DoCoMo moves US court, Tata Sons to resist
In a dispute between NTT DoCoMo and Tata Sons over the enforcement of a US $1.17 billion award by the London Court of International Arbitration (LCIA), the Japanese firm has moved a US court.
Kolkata: In a dispute between NTT DoCoMo and Tata Sons over the enforcement of a US $1.17 billion award by the London Court of International Arbitration (LCIA), the Japanese firm has moved a US court.
Tata Sons said that it would resist the enforcement and filed evidence before the English High Court of Justice in London supporting its application for setting aside the UK court order.
In a statement issued on late Friday night, the Indian conglomerate said that it has from the outset "emphasised its commitment to honouring its contractual obligations to DoCoMo in accordance with the applicable law".
"... performance of the award requires the approval of the Reserve Bank of India, which to date has been denied on the basis of pre-existing regulations that are fully in the knowledge of DoCoMo. Until it has been authorised to proceed with payment by the relevant Indian legal authority, Tata Sons has been advised that enforcement of the award would be contrary to Indian law and public policy.
"On that basis, Tata Sons is resisting enforcement in India and will resist enforcement in any other jurisdiction DoCoMo files for enforcement, said a Tata Sons spokesperson.
According to a statement, the company has already "placed the full amount awarded to DoCoMo in the arbitration - US$ 1.17 billion, in cash - with the High Court of Delhi", where the Japanese company had previously filed for enforcement of the arbitral award. "The entire issue is pending adjudication," the spokesperson said.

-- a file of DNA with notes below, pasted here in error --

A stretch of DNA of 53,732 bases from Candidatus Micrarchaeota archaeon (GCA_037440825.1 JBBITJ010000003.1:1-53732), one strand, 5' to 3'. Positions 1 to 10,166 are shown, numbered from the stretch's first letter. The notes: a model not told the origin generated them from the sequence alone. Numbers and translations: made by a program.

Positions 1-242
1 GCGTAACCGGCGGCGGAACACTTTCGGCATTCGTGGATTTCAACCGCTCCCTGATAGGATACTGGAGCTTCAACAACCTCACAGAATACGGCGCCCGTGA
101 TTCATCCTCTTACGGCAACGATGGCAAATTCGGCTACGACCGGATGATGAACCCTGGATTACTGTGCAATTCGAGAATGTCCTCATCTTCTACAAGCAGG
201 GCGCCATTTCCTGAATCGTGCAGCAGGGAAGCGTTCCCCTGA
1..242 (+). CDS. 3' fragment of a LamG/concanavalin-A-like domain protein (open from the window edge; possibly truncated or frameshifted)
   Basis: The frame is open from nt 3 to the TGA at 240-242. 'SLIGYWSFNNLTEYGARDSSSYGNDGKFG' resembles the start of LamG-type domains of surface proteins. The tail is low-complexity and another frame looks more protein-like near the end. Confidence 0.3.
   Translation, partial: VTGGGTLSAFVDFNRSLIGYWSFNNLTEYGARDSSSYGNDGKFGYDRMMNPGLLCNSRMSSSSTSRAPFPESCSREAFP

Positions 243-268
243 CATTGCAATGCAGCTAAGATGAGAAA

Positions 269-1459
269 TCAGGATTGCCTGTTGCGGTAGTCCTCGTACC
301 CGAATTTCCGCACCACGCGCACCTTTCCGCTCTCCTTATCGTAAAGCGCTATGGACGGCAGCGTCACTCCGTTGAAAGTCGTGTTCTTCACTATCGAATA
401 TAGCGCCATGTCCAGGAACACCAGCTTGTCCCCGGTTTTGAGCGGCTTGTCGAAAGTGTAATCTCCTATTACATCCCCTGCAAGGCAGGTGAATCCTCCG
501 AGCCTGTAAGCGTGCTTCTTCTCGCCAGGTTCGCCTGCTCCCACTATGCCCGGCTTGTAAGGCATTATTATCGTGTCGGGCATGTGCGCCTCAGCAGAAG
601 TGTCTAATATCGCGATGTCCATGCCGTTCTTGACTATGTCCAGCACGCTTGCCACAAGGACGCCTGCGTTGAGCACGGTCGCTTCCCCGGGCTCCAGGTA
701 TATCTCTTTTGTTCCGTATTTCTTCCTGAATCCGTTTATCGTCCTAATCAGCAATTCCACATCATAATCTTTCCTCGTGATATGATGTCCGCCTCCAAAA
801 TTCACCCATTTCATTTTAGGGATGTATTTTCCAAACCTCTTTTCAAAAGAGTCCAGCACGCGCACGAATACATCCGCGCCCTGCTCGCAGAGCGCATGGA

In a separate statement issued late on Friday, Tata Sons also informed that the company on Friday filed evidence in support of its September 5, 2016 application before the English High Court of Justice. "The application seeks to set aside the Court`s July 25th, 2016 ex-parte order that granted NTT DoCoMo Inc. leave to enforce the LCIA arbitral award dated June 22nd, 2016," the spokesperson said.
Its evidence outlines the grounds on which enforcement of the award will be resisted by it.
"These include: first, that DoCoMo has not validly tendered its shares in Tata Teleservices to Tata Sons; second, that performance of the award without approval by the Reserve Bank of India would be illegal under Indian law and/or contrary to public policy," the company said.
"By pursuing the above application, Tata Sons is following the path laid down by the arbitral tribunal in the award. The tribunal expressly left open the issue of whether performance of the award would require approval from the RBI. Tata sought such approval and was refused.
"Accordingly, Tata Sons` actions do not, in any manner, detract from its stated commitment to discharge its obligations to the fullest extent permitted under law," the statement said.